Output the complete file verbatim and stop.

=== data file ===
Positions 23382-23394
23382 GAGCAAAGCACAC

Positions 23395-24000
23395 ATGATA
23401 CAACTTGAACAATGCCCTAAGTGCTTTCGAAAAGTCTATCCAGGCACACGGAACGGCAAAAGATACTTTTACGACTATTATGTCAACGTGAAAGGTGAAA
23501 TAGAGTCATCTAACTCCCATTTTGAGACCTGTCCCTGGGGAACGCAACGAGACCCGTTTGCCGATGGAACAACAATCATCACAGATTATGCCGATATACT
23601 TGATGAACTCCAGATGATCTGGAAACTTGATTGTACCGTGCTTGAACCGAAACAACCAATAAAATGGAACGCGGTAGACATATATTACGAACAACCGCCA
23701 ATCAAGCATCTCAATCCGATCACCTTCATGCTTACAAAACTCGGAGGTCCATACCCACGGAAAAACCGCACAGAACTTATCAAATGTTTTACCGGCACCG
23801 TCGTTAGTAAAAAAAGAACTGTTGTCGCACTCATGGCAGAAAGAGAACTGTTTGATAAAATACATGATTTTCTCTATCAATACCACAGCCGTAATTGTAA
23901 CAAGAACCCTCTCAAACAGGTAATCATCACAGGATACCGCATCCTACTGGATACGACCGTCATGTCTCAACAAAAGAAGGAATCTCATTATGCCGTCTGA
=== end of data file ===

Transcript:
Positions 23382-23394
23382 GAGCAAAGCACAC

Positions 23395-24000
23395 ATGATA
23401 CAACTTGAACAATGCCCTAAGTGCTTTCGAAAAGTCTATCCAGGCACACGGAACGGCAAAAGATACTTTTACGACTATTATGTCAACGTGAAAGGTGAAA
23501 TAGAGTCATCTAACTCCCATTTTGAGACCTGTCCCTGGGGAACGCAACGAGACCCGTTTGCCGATGGAACAACAATCATCACAGATTATGCCGATATACT
23601 TGATGAACTCCAGATGATCTGGAAACTTGATTGTACCGTGCTTGAACCGAAACAACCAATAAAATGGAACGCGGTAGACATATATTACGAACAACCGCCA
23701 ATCAAGCATCTCAATCCGATCACCTTCATGCTTACAAAACTCGGAGGTCCATACCCACGGAAAAACCGCACAGAACTTATCAAATGTTTTACCGGCACCG
23801 TCGTTAGTAAAAAAAGAACTGTTGTCGCACTCATGGCAGAAAGAGAACTGTTTGATAAAATACATGATTTTCTCTATCAATACCACAGCCGTAATTGTAA
23901 CAAGAACCCTCTCAAACAGGTAATCATCACAGGATACCGCATCCTACTGGATACGACCGTCATGTCTCAACAAAAGAAGGAATCTCATTATGCCGTCTGA